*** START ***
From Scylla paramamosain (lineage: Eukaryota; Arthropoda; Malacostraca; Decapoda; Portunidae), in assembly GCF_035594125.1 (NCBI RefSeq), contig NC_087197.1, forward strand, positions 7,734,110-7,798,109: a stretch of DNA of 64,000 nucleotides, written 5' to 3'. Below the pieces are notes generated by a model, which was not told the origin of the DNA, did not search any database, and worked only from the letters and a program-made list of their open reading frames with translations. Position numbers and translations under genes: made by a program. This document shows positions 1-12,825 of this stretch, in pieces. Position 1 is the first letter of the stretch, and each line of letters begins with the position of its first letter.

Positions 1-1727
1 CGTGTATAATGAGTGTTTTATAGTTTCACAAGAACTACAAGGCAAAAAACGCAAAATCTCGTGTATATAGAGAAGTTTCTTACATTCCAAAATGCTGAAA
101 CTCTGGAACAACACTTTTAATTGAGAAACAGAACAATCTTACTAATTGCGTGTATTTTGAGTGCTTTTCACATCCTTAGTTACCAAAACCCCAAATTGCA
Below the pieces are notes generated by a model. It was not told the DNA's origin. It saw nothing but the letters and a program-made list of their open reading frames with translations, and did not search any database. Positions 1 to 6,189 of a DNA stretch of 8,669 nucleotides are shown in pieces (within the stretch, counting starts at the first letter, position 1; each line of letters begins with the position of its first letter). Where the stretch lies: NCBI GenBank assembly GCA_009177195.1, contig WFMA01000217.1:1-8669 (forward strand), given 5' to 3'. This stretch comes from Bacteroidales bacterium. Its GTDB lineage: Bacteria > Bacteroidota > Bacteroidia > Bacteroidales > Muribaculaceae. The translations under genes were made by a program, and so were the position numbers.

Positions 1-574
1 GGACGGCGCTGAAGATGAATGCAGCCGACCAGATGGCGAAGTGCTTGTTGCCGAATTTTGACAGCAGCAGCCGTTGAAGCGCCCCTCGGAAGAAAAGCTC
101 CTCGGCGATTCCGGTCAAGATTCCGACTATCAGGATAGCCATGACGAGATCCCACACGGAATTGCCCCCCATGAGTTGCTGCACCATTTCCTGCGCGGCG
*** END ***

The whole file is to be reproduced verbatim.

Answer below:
From Scylla paramamosain (lineage: Eukaryota; Arthropoda; Malacostraca; Decapoda; Portunidae), in assembly GCF_035594125.1 (NCBI RefSeq), contig NC_087197.1, forward strand, positions 7,734,110-7,798,109: a stretch of DNA of 64,000 nucleotides, written 5' to 3'. Below the pieces are notes generated by a model, which was not told the origin of the DNA, did not search any database, and worked only from the letters and a program-made list of their open reading frames with translations. Position numbers and translations under genes: made by a program. This document shows positions 1-12,825 of this stretch, in pieces. Position 1 is the first letter of the stretch, and each line of letters begins with the position of its first letter.

Positions 1-1727
1 CGTGTATAATGAGTGTTTTATAGTTTCACAAGAACTACAAGGCAAAAAACGCAAAATCTCGTGTATATAGAGAAGTTTCTTACATTCCAAAATGCTGAAA
101 CTCTGGAACAACACTTTTAATTGAGAAACAGAACAATCTTACTAATTGCGTGTATTTTGAGTGCTTTTCACATCCTTAGTTACCAAAACCCCAAATTGCA
Below the pieces are notes generated by a model. It was not told the DNA's origin. It saw nothing but the letters and a program-made list of their open reading frames with translations, and did not search any database. Positions 1 to 6,189 of a DNA stretch of 8,669 nucleotides are shown in pieces (within the stretch, counting starts at the first letter, position 1; each line of letters begins with the position of its first letter). Where the stretch lies: NCBI GenBank assembly GCA_009177195.1, contig WFMA01000217.1:1-8669 (forward strand), given 5' to 3'. This stretch comes from Bacteroidales bacterium. Its GTDB lineage: Bacteria > Bacteroidota > Bacteroidia > Bacteroidales > Muribaculaceae. The translations under genes were made by a program, and so were the position numbers.

Positions 1-574
1 GGACGGCGCTGAAGATGAATGCAGCCGACCAGATGGCGAAGTGCTTGTTGCCGAATTTTGACAGCAGCAGCCGTTGAAGCGCCCCTCGGAAGAAAAGCTC
101 CTCGGCGATTCCGGTCAAGATTCCGACTATCAGGATAGCCATGACGAGATCCCACACGGAATTGCCCCCCATGAGTTGCTGCACCATTTCCTGCGCGGCG